Central Park – famously known as the lungs of New York City – attracts many birds including 30-plus species of warblers. These beautiful creatures have been stopping at the 843-acre park in Manhattan for decades now during spring migration before heading north. 

Head to The Ramble and Lake, a 36-acre, heavily wooded area in the middle of the park, that is quieter than other areas and known for attracting more of our feathered friends than tourists. Approximately 230 species of birds have been seen there, including 40 species that live there all year round.

Pine Warbler, Photo Courtesy of Dominic Sherony

Although spring migration peaks in the first two weeks of May, migrating warblers (including the Pine Warbler, Palm Warbler, and Yellow-rumped Warbler) heading north tend to pass through the park from early March until mid June, which gives you a big window of opportunity.

In the spring, the park also holds weekend bird-watching workshops for families, so grab your binoculars and connect to nature in one of the busiest cities in the world

Gray Whales in Depoe Bay, Oregon

Heading to their breeding grounds in Baja, Mexico gray whales migrate South from their feeding grounds in the Bering and Chukchi seas around Alaska from mid-December through January.

The migration is bi-yearly and of the 20,000 gray whales who pass by the Oregon coast somewhere in the region of 200 stick around a little longer, so there’s a chance you can see them throughout the year.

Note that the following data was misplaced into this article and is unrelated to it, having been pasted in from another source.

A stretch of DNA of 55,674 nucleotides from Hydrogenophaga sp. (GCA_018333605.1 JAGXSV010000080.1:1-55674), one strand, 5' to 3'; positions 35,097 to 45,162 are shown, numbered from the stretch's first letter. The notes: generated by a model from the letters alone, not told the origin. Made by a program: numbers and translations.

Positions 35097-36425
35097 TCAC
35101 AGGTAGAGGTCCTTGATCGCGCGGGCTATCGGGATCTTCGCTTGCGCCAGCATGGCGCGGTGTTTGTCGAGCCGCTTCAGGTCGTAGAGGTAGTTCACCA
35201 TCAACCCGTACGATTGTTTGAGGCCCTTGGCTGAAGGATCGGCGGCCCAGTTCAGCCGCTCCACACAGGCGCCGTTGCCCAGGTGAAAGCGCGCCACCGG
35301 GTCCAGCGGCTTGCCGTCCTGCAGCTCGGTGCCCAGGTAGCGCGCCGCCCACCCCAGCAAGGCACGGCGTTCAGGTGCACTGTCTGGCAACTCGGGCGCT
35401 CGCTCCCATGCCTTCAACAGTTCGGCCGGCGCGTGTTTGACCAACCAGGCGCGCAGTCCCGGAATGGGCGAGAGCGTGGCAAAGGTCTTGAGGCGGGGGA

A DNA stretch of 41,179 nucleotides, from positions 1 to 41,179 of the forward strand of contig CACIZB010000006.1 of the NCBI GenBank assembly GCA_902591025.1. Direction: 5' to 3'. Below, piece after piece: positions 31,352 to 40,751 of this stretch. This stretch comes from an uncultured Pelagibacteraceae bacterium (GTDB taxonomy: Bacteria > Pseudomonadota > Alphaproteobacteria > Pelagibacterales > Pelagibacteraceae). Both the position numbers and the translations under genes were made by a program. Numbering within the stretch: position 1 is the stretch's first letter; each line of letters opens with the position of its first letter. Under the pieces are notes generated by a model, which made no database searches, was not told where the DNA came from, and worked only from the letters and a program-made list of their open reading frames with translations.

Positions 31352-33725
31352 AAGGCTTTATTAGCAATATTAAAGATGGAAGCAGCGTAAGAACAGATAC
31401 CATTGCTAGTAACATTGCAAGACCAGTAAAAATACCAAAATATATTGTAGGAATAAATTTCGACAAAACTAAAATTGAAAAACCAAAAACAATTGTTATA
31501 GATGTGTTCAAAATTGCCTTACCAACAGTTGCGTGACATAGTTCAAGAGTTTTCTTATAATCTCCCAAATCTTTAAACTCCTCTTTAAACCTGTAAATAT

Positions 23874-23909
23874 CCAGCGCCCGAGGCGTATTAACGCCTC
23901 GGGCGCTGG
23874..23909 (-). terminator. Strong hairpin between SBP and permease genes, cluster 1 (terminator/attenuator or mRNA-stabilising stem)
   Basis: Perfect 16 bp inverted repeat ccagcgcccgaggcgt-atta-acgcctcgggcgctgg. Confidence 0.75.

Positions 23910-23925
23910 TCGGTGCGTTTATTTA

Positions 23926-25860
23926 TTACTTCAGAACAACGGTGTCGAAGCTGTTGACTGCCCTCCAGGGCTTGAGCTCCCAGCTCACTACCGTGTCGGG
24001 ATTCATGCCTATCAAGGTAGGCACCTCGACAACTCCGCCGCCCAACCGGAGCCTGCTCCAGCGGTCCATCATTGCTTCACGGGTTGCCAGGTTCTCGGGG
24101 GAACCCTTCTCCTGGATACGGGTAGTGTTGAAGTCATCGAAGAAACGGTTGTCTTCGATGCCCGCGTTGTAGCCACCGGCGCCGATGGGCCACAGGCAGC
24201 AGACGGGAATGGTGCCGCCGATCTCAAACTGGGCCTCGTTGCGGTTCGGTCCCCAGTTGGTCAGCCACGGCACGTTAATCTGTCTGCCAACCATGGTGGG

Photo Courtesy of OPRD

About 60 gray whales have been seen repeatedly off the central coast and of these, about 40 hang out between Lincoln City and Newport each year because that’s where they can find food.

Visit the Oregon Parks and Recreation Whale Watching Center on Depoe Bay which is open throughout the winter season from Wednesday to Sunday, from 10am to 4pm, to join one of the whale-watching tours.

Spring whale watch starts late March as the gray whales travel north on their way towards Alaska. While the numbers aren’t as great as the winter migration, the park reports that you can see whales all the way through until June.

By Margot Black for PeterGreenberg.com